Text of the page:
Photo/Illutration

Editor’s note: This is part of a series of videos offering an up-close perspective on the animal kingdom. A special 360-degree video camera system was set up in zoos and other facilities to show how the animals view their world as they interact.

Also visit our special 360-DEGREE LIVES page (http://t.asahi.com/360lives), where you can watch all the previous videos.

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The world’s fastest land animal was rather slow coming out of the gate.

Perhaps that was because the five cheetahs were born only in March and are still dependent on their mother, even at the Izu Animal Kingdom in Higashi-Izu, Shizuoka Prefecture.

It marked the third time for the animal park to have newborn cheetah cubs. Eleven cheetahs are currently being reared there.

One day in mid-May, the five cubs were seen running and messing around under the benevolent watch of their mother. They seemed to become hungry simultaneously when they lined up side by side for their mother’s milk.

To videotape the energetic quintuplets, a 360-degree camera was planted on the ground with small pieces of raw meat placed around the device.

But contrary to expectations, the cubs didn’t come running out of the backyard after the door opened.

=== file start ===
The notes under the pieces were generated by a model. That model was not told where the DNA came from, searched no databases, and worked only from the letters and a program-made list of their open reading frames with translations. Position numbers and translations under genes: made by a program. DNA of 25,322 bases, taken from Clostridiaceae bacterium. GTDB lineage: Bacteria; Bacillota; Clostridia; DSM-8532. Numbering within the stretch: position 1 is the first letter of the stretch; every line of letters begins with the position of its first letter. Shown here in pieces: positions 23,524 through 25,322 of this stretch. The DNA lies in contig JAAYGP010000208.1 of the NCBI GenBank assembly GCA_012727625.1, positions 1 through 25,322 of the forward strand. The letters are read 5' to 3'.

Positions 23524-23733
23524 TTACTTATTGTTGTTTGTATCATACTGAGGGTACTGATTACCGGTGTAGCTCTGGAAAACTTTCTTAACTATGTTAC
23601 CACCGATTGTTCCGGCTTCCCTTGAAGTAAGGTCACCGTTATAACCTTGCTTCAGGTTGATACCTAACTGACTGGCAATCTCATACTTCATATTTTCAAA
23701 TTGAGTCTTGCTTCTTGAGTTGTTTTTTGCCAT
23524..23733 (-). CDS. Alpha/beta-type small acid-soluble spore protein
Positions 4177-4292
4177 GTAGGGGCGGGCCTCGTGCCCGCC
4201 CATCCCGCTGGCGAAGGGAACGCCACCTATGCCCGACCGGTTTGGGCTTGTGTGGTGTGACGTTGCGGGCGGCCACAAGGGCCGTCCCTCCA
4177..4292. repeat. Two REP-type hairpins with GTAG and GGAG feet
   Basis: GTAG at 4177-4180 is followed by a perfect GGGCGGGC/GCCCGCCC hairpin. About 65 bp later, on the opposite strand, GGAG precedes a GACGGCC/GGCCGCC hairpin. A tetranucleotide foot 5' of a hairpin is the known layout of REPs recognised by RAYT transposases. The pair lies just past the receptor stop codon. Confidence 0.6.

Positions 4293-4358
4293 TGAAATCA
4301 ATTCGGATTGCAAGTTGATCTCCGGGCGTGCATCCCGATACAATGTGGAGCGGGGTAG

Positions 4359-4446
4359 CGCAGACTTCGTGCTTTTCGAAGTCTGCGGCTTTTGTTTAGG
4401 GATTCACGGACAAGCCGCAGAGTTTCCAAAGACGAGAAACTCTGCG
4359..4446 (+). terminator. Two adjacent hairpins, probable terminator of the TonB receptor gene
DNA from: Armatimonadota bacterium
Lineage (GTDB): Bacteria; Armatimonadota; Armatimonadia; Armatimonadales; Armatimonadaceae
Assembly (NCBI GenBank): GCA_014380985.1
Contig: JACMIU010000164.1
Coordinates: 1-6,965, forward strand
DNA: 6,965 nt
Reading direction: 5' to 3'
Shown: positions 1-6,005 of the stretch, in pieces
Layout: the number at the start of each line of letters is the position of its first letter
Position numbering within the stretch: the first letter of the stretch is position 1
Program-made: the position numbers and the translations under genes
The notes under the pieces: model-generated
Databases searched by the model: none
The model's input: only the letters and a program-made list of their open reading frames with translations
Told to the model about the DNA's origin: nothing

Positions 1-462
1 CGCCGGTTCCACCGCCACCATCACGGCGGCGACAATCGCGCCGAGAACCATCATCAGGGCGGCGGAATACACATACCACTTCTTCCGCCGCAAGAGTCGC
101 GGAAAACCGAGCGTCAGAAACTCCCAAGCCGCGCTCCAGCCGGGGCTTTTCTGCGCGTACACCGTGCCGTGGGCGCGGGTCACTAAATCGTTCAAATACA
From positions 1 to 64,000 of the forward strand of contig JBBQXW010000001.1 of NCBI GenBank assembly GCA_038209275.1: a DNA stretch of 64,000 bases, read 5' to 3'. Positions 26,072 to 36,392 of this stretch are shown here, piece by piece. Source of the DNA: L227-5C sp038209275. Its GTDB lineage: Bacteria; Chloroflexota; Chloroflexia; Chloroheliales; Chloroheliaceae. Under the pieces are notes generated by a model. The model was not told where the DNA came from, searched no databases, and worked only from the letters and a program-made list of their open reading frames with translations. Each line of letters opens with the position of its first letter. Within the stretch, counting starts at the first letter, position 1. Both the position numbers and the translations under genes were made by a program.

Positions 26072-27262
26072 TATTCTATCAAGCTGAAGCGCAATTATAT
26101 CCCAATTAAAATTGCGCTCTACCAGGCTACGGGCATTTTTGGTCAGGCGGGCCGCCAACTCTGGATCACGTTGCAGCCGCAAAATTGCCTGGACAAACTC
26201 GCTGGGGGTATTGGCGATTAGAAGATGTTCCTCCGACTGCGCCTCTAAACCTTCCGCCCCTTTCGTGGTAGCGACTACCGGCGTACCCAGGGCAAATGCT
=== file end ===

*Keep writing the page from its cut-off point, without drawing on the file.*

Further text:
Zookeeper Mana Toshima, 24, tried to help them enter the exhibition area, but the cubs started squeaking in an uneasy tone, apparently calling out for their mother.

At the suggestion of Toshima, the door was opened to let the adult cheetah rush in to protect her babies. Toshima, however, warned that the mother might destroy the camera.

The mother, which had obviously been concerned about the cubs, started scoping out the area. Her face came very close to the lens, but the camera was spared from any damage.

Cheetahs live in grasslands and elsewhere in Africa and the Middle East, and they can reach speeds exceeding 100 kph.

It is also the only feline whose claws are not retractable. But thanks to that trait, the claws act like spikes that propel the animal’s speed.

The cheetah is listed as “Critically Endangered” on the International Union for Conservation of Nature’s Red List.